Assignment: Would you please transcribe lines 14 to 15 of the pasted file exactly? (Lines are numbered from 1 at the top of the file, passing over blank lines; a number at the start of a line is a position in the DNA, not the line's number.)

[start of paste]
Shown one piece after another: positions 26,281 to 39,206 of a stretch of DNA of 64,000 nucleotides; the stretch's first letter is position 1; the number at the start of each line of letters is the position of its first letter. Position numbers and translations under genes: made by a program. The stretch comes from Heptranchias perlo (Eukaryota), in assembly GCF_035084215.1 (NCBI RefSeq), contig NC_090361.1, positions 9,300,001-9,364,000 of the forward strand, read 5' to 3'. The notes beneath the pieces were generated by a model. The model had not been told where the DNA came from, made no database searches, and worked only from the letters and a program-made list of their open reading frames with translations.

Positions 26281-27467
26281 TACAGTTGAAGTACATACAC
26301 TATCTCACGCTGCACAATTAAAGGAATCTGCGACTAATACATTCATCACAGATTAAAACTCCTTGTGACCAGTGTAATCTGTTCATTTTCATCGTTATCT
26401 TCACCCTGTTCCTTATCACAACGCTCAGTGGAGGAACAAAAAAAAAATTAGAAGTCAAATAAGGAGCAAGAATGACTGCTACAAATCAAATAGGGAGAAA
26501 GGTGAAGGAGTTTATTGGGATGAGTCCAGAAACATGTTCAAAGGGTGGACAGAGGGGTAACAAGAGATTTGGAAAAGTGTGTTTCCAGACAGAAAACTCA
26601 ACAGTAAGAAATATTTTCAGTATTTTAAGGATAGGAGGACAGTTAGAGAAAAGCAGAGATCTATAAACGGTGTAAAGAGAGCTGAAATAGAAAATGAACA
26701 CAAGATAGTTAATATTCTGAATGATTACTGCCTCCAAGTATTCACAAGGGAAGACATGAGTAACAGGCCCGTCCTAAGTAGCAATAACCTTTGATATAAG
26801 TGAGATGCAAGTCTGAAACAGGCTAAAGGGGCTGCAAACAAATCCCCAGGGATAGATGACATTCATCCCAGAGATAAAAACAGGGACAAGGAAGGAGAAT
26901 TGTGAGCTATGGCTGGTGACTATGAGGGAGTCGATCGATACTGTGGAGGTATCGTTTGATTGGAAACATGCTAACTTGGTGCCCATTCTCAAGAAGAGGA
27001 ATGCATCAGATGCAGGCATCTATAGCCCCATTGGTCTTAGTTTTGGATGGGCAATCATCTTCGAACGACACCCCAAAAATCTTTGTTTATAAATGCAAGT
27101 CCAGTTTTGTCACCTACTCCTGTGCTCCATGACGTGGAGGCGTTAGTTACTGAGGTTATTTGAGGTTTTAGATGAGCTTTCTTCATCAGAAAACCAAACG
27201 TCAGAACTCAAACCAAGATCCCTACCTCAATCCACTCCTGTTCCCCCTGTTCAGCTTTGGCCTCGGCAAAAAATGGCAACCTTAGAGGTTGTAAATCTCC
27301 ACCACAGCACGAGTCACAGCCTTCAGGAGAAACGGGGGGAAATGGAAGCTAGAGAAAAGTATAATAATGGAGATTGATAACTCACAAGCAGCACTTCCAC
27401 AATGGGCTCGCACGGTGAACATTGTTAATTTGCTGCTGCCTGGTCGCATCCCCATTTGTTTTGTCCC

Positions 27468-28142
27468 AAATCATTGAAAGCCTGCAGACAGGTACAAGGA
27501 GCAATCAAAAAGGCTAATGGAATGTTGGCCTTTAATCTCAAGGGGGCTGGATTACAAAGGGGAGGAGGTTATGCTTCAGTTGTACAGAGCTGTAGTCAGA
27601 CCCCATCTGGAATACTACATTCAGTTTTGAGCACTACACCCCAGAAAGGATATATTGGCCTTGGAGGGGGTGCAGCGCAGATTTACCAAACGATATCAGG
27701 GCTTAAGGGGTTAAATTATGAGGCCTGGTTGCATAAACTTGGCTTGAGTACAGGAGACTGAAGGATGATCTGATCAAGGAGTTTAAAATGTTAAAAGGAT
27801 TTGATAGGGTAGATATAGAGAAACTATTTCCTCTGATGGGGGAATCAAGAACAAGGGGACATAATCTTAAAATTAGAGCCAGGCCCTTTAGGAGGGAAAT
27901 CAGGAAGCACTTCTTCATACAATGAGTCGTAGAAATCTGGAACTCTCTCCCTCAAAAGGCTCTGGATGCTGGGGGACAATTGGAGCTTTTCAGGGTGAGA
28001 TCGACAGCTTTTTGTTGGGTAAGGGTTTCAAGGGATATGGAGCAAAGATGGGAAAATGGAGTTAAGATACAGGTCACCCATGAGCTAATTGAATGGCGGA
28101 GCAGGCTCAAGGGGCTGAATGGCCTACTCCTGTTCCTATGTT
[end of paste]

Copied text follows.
27301 ACCACAGCACGAGTCACAGCCTTCAGGAGAAACGGGGGGAAATGGAAGCTAGAGAAAAGTATAATAATGGAGATTGATAACTCACAAGCAGCACTTCCAC
27401 AATGGGCTCGCACGGTGAACATTGTTAATTTGCTGCTGCCTGGTCGCATCCCCATTTGTTTTGTCCC